• Parkinson's disease;
  • trunk kinematics;
  • sit-to-stand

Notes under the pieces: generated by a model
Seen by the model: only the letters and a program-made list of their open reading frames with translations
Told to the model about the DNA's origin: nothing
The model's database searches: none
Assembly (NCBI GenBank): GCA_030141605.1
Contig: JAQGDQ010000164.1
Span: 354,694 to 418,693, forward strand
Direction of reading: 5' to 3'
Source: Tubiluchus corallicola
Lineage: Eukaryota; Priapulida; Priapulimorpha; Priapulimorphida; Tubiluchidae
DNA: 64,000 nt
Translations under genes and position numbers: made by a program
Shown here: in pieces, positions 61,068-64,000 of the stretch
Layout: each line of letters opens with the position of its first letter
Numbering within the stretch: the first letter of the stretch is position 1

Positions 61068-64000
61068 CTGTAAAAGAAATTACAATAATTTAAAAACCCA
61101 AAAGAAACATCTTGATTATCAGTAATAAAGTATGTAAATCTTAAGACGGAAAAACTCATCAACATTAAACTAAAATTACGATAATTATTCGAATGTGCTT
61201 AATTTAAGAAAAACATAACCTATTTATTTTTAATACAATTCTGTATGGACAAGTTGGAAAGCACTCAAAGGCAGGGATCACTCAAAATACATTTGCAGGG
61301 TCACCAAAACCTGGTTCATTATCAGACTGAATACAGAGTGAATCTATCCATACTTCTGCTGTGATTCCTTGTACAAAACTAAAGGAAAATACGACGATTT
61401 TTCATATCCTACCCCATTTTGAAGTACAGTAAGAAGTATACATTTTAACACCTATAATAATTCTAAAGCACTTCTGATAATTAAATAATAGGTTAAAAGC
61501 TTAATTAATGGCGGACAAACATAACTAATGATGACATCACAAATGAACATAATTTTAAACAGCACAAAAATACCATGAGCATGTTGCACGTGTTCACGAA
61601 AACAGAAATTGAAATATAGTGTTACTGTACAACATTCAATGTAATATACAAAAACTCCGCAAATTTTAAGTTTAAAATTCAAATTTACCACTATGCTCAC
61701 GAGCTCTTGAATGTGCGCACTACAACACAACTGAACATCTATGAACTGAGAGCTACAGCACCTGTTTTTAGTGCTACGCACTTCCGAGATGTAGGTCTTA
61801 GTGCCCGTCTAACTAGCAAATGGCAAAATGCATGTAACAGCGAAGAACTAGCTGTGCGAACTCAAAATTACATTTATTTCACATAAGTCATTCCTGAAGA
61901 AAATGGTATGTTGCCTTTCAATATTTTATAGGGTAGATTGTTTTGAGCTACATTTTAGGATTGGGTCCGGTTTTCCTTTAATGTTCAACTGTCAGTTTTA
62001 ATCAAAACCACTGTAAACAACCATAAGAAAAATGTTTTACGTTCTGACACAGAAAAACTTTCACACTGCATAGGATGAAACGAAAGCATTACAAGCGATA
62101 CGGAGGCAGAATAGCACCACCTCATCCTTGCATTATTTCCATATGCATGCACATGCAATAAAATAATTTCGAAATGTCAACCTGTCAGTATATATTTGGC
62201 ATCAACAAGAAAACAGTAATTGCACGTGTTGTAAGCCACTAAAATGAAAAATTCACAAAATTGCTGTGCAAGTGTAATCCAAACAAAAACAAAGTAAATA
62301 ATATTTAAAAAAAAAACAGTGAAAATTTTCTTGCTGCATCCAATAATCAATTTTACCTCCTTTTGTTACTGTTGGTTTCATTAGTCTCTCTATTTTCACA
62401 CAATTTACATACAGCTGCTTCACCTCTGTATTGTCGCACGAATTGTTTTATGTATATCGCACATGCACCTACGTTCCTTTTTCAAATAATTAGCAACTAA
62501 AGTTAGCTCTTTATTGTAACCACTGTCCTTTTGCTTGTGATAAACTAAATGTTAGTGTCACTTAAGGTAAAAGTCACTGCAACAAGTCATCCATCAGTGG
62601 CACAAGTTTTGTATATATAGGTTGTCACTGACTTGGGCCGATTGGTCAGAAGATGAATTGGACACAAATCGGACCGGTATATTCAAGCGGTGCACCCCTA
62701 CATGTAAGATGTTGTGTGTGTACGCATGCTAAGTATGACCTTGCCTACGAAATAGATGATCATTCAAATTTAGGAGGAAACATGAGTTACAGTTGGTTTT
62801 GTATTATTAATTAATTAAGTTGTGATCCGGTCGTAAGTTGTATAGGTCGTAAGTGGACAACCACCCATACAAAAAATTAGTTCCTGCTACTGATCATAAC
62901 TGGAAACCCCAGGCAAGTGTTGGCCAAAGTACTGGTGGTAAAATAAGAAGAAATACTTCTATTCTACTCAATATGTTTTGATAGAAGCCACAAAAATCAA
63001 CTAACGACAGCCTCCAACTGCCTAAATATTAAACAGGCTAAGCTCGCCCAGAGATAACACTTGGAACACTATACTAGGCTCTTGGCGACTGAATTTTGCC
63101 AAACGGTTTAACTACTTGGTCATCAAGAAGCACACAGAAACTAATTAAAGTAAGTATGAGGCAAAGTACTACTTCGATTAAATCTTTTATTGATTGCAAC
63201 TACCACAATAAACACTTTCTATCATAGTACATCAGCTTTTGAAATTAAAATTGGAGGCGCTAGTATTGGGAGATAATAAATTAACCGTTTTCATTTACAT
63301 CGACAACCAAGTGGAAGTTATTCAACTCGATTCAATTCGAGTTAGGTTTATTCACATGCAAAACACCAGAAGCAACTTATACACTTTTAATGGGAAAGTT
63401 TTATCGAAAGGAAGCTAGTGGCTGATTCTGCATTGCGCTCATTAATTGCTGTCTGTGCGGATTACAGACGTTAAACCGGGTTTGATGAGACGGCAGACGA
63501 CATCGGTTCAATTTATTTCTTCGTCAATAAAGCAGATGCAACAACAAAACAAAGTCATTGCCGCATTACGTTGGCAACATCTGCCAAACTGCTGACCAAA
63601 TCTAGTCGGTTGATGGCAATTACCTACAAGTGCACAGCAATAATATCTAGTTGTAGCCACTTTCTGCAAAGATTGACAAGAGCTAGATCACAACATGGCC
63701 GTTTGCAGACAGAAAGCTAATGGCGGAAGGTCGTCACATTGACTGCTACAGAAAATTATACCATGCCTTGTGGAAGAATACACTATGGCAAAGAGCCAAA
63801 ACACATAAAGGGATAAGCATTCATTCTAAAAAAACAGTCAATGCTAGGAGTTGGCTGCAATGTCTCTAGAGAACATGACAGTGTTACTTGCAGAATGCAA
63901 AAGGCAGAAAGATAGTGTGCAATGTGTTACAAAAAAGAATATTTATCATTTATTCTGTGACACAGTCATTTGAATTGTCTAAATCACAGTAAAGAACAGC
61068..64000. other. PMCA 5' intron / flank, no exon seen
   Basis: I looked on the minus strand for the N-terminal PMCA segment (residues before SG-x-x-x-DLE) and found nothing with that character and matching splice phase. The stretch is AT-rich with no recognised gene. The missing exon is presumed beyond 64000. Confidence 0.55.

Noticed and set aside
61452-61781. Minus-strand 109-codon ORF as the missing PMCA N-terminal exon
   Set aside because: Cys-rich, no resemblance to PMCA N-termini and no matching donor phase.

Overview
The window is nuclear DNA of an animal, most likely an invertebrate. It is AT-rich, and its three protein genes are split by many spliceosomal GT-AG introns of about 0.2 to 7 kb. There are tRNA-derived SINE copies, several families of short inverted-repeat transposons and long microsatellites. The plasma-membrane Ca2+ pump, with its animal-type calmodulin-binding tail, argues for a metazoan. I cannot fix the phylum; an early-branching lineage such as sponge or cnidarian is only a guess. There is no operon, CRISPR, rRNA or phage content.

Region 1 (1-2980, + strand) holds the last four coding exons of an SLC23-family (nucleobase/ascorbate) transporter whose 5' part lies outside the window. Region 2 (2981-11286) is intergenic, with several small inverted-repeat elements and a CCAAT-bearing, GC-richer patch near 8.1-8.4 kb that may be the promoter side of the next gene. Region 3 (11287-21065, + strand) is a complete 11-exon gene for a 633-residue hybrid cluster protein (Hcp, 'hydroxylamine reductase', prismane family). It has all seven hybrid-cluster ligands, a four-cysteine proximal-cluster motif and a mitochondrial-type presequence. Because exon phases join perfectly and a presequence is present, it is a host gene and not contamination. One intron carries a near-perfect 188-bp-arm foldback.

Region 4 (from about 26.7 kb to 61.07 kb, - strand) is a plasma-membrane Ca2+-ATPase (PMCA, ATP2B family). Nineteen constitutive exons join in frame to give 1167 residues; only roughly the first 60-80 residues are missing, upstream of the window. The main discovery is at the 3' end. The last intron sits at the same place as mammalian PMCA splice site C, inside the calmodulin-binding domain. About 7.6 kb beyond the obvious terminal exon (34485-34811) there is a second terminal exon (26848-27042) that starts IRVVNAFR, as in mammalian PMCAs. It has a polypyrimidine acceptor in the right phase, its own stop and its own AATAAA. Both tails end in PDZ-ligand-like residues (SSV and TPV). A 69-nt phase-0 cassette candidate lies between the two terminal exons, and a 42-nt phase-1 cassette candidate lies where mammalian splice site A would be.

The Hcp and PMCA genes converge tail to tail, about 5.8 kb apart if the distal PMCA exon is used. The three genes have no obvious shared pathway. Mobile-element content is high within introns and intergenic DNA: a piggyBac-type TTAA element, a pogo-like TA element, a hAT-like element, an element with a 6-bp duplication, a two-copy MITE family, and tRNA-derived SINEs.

Parkinson's disease (PD) is associated with particular difficulties rising from a seated position. Little is known about the mechanisms of sit-to-stand in this condition. We sought to define trunk movement during sit-to-stand in a group of patients with PD. Six patients and seven normal volunteers were studied using a six camera ELITE motion analysis system (BTS, Milan, Italy), which permitted data collection in the coronal, sagittal, and transverse planes. Retroreflective markers were positioned along the spine at C7, T3, T6, T9, T12, L3, and the sacrum. Whole-trunk kinematics and the movement at the six different trunk markers were recorded during rising. PD patients have a significantly greater degree of trunk flexion than controls, showing a significant increase in angular velocity of the trunk in the sagittal plane. The total range of movement of trunk rotation was significantly smaller in the PD group, but lateral movement in the trunk was greater than normal. These data suggest that patients with early PD compensate for their difficulties rising from a chair by generating greater trunk flexion at higher angular velocity, thus developing greater forward momentum. This process results in a decrease in the duration of the unstable transitional phase of sit-to-stand, allowing PD patients to reach the upright position as easily and safely as possible. Small rotational movements are an effective way to maintain the centre of mass within the base of support during sit-to-stand. This mechanism appears to be denied to the PD patients who may use increased movements in the coronal plane as an alternative strategy. © 2002 Movement Disorder Society